Denise Holston, Merrill, Thomas A.
Students across Louisiana will have a chance to increase their "smarts" about nutrition, fitness and health this year, thanks to an innovative educational effort from the LSU AgCenter and Blue Cross and Blue Shield of Louisiana.
Known as Smart Bodies, the three-part interactive program will be brought to nearly 100 schools across the state beginning this fall.
"We think Smart Bodies can make a real difference in combating childhood obesity by teaching elementary school students about nutrition, health and physical activity," said Denise Holston, who coordinates the statewide educational program for the LSU AgCenter. "In our pilot tests with the program last spring, we found that children definitely increased their physical activity as a result of being involved in Smart Bodies."
Other results seen in the initial tests with Smart Bodies showed that participating students increased their knowledge of nutrition and improved their attitudes toward eating fruits and vegetables.
The pilot tests were conducted in the spring of 2005 with approximately 1,800 students in East Baton Rouge Parish. This fall, thousands more students will benefit from the program as it spreads to 97 schools in 28 parishes across the state.
Smart Bodies was funded in large part by a five-year grant of $1.8 million from Blue Cross and Blue Shield of Louisiana, the state’s largest health insurer. It represents a public-private partnership between Blue Cross and the LSU AgCenter, the research and outreach arm of the LSU System.
"This joint venture between Blue Cross and the LSU AgCenter is an outstanding example of the public-private partnerships we need in Louisiana to address public issues such as obesity and the rising cost of health care," said Gery Barry, president and chief executive officer of Blue Cross and Blue Shield of Louisiana. "Our company is proud to be part of this partnership, and we look forward to expanding the reach of this entertaining and educational program and, even more important, the benefits it can have in improving people’s lives here in Louisiana."
The Smart Bodies program integrates classroom activities with hands-on learning to teach children how to build strong bodies and develop active minds by focusing on healthful eating habits and physical exercise.
Stressing that research shows health problems later in life may be reduced by combating obesity, representatives of the LSU AgCenter and Blue Cross said preventing childhood obesity is a critical goal.
"Almost one in three Louisiana school-aged children is overweight or obese," said Barry. "This is a profound public health issue, and the Smart Bodies program will give educators the tools to teach Louisiana children healthy lifestyles now, so they can grow up to be healthy adults."
The LSU AgCenter’s Holston says the Smart Bodies program is an excellent model for teaching children about good nutrition and exercise in a manner they can understand. She also pointed out that teachers and principals appreciate the program because it helps schools meet their goals for student health and wellness.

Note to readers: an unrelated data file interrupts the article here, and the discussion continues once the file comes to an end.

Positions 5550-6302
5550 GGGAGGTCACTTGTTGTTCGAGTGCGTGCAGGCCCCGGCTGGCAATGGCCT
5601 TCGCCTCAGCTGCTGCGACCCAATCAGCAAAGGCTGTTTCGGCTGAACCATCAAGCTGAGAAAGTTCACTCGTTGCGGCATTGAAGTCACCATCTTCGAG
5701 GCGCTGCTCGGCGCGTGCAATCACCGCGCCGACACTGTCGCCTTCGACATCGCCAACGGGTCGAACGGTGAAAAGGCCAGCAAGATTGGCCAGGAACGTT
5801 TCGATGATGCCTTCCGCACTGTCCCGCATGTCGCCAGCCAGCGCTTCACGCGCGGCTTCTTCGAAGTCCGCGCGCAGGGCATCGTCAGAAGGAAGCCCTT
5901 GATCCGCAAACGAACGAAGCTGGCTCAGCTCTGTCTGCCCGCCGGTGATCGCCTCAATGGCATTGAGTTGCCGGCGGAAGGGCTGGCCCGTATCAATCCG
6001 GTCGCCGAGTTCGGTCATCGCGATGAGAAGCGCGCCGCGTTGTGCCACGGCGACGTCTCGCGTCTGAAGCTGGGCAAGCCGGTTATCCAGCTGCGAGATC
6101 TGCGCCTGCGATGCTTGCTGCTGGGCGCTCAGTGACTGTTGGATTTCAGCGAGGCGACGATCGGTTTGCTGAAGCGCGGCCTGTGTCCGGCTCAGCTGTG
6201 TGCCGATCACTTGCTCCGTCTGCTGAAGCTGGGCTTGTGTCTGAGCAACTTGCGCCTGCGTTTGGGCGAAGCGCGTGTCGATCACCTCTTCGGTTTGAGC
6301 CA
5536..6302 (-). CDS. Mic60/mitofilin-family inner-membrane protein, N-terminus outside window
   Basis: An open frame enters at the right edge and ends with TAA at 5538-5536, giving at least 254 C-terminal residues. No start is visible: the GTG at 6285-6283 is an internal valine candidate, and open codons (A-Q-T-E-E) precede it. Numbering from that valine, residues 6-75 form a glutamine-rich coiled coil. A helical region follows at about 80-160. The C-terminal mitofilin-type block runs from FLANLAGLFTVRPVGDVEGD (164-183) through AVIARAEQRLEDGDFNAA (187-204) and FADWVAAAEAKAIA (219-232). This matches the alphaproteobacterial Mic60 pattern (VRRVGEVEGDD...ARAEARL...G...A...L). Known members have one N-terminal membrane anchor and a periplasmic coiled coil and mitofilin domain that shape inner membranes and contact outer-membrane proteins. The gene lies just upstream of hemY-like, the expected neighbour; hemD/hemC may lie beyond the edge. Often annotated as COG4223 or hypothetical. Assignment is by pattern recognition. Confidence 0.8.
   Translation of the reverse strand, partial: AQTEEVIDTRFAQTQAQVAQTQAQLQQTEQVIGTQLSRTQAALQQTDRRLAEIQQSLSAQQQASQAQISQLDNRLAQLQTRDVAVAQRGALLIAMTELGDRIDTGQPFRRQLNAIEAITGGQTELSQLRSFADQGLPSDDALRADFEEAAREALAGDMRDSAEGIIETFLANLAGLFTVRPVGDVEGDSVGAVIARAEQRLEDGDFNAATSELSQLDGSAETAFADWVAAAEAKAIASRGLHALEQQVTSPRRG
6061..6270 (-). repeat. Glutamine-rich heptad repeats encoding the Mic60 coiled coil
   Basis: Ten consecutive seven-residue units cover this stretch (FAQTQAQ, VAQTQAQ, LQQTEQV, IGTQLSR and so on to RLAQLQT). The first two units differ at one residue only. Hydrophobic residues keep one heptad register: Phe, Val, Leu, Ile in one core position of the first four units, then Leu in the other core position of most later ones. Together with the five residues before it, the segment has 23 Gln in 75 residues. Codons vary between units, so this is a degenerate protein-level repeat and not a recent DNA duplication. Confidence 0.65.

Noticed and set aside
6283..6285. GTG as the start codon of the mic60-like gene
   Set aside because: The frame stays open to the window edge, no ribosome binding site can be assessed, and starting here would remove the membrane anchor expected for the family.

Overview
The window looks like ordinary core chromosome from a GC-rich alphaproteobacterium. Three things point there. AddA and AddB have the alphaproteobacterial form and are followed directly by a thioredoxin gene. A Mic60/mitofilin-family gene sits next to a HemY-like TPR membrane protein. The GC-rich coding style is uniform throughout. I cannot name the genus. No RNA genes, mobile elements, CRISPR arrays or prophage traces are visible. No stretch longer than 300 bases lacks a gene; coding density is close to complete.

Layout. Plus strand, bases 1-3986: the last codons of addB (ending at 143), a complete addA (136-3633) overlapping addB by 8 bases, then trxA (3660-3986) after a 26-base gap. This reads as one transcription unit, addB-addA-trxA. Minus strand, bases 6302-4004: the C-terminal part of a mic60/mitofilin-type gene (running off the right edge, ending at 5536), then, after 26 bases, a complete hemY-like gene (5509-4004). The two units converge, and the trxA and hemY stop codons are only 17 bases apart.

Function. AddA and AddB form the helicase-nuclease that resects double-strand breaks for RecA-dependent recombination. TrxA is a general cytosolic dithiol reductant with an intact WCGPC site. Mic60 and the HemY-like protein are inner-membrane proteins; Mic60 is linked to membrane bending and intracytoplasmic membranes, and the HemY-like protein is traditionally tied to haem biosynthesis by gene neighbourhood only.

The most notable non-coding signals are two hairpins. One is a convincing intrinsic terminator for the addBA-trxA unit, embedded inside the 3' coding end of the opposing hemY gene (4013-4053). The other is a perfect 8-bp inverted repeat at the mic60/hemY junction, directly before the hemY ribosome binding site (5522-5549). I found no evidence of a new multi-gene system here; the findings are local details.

The three components of Smart Bodies are the Louisiana Body Walk, the OrganWise Guys and Take 10!
The Louisiana Body Walk is a 35-foot-by-45-foot walk-through exhibit representing the human body. Designed to be an at-school field trip, the interactive Body Walk and its 10 learning stations can accommodate about 400-450 students a day. It is designed to let students explore models of various organs such as the stomach, heart, lungs and brain and to learn about the effects of different foods on each organ.
The second component of the Smart Bodies program makes use of fun characters, the OrganWise Guys, to help young children understand physiology and healthy behaviors. These characters – Hardy Heart, Madame Muscle, Windy the Lungs, Peri Stolic the Intestines, Sir Rebrum the Brain, Peter Pancreas, Pepto the Stomach, the Kidney Brothers, Luigi Liver and Calci M. Bone – are used throughout the Body Walk, as well as in the program’s classroom curriculum.
Completing the three-pronged approach to education is the Take 10! series of classroom-based, grade-specific educational tools that encourage short bouts of physical activity integrated with academic lessons. Participating schools will receive curricular materials and training for each grade level from local LSU AgCenter extension agents. The curriculum was created by teachers for teachers and students, and the activity cards provided in it are linked to the academic expectations established by the Louisiana Department of Education.
Blue Cross and Blue Shield of Louisiana is underwriting the full Smart Bodies program for 50 schools over a five-year period. Qualifying schools are being identified by LSU AgCenter faculty members based on a number of factors related to the potential risk for childhood obesity.
Because Smart Bodies can reach up to 100 schools a year, additional funding is continually being sought to expand the program to more schools. In 2005, curricular materials were provided by the LSU AgCenter through its Family Nutrition Program to reach an additional 50 schools.
To learn more about Smart Bodies, contact Holston at (225) 578-4573 or email@example.com or visit www.smartbodies.org. To learn more about the sponsoring organizations, visit www.lsuagcenter.com or www.bcbsla.com.